One tunnels trail was backed, some capital spending was accelerated and Dunedin remained on course for a 6.5% rates increase.
Deliberations about the Dunedin City Council’s draft annual plan were dealt with all in one day yesterday and councillors did not deviate from the path that had been budgeted.
It meant effective endorsement of a capital programme in 2022-23 worth $189.5million, which has been described as very ambitious to deliver and which is about $30million more than had been considered necessary when the 10-year plan was approved last year.
Few extra funding requests came in from the community and none not already on the council’s radar received money.
The annual plan is to be adopted by the council at the end of next month, when the rates will be struck.
Dunedin Mayor Aaron Hawkins re-emphasised the council remained focused on what it had said it was going to do.
Deputy mayor Christine Garey thanked her colleagues for what she said was a constructive and robust discussion.
One big winner from the annual plan process was a planned trail between Mosgiel and Dunedin, featuring two disused railway tunnels.
Cr Rachel Elder, who has pushed the project, said the result of deliberations was a dream come true for the Dunedin Tunnels Trail Trust and its leading advocates, Gerard Hyland and Kate Wilson.
Bringing forward spending on the project and making it a priority for cycleways spending attracted 200 submissions, almost entirely in support.
“Congratulations,” Cr Elder said.
“Your dream has got wheels.”
Another winner was the former Sims Engineering building at Port Chalmers.
Council staff had already found room in budgets for work to make the old foundry site safe and free of contamination.
The work could cost the council as much as $715,000.
Building the planned South Dunedin community library complex appeared to be a loser, as it was deferred while the Community Care Trust remained a tenant, but council chief executive Sandy Graham said the council remained determined to see the project completed.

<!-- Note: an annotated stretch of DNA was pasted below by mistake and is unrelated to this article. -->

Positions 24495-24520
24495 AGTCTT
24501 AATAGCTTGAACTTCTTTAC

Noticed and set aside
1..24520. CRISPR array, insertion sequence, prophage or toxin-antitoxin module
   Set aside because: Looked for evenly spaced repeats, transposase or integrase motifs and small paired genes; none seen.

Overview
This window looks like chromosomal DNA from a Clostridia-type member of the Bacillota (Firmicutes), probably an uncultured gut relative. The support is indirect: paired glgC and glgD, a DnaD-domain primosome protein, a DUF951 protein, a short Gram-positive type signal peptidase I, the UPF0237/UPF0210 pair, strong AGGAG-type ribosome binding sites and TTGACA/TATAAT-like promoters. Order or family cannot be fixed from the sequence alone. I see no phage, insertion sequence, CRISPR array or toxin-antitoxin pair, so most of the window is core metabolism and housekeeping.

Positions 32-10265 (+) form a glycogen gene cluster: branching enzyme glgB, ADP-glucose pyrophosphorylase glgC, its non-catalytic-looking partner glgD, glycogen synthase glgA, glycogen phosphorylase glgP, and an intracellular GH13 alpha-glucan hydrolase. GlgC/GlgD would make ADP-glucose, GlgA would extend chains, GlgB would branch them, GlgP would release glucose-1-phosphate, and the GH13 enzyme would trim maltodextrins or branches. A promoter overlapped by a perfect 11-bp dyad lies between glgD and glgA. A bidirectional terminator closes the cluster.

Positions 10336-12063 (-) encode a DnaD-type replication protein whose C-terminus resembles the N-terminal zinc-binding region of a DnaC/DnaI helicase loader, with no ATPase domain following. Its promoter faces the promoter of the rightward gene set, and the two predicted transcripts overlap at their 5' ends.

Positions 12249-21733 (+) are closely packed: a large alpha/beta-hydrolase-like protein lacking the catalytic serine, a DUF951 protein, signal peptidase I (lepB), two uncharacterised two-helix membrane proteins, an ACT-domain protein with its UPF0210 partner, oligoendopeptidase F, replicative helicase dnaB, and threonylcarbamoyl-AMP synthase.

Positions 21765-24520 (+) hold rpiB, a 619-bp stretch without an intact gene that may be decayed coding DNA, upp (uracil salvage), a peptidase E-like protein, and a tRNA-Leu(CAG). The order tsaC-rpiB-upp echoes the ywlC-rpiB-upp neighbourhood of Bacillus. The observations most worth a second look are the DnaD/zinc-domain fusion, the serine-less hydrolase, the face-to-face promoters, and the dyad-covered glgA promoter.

Construction of the facility at the corner of King Edward St and Macandrew Rd looks likely to start in 2025.
The most substantial discussion was about accelerating Three Waters capital spending.
Cr Lee Vandervis made strong representations against the accelerated spending, worth more than $50million over three years.
He suggested the council should not only abandon the spending acceleration, but pull back.
The council had to face rising interest costs and higher fuel costs, he said.
Cr Carmen Houlahan appeared to sympathise and was wary of committing more money to assets of which the Government was minded to dilute council control.
Most councillors were resoundingly of the alternative view, that it was better to spend the money now than do so later when costs would be higher.
The council also wanted the assets to be in sound shape if or when the Government’s planned transfer of activities to a regional entity occurred.
Crs Steve Walker and Sophie Barker said the public had been clear it wanted ageing infrastructure dealt with.
Cr Jules Radich said the work needed to be done and Cr Jim O’Malley used inflation as a reason to get with it.
Cr O’Malley asked: “Why would you expose yourself to increased costs by slowing things down?”
Speaking about capital expenditure more broadly, Cr Andrew Whiley said he could not see a “bad spend”.
— Grant Miller